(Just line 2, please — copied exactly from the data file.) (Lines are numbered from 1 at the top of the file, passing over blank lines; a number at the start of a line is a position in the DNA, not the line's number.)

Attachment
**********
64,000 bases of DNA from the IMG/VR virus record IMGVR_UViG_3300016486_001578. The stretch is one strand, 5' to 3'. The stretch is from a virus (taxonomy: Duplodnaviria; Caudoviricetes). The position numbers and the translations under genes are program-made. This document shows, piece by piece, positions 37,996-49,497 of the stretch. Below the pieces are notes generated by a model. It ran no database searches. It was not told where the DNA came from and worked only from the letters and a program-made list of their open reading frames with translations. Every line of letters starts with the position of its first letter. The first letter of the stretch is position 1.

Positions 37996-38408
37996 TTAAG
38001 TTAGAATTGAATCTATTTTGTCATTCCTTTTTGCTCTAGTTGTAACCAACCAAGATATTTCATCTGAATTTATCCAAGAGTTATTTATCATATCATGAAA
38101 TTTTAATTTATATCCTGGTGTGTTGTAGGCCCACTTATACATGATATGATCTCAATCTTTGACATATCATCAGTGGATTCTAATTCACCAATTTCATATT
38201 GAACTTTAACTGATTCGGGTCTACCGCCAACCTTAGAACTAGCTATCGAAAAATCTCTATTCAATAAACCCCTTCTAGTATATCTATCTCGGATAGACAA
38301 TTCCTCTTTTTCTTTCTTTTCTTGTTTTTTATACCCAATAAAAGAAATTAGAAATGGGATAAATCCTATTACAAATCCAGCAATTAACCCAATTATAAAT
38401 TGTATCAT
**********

Positions 37996-38408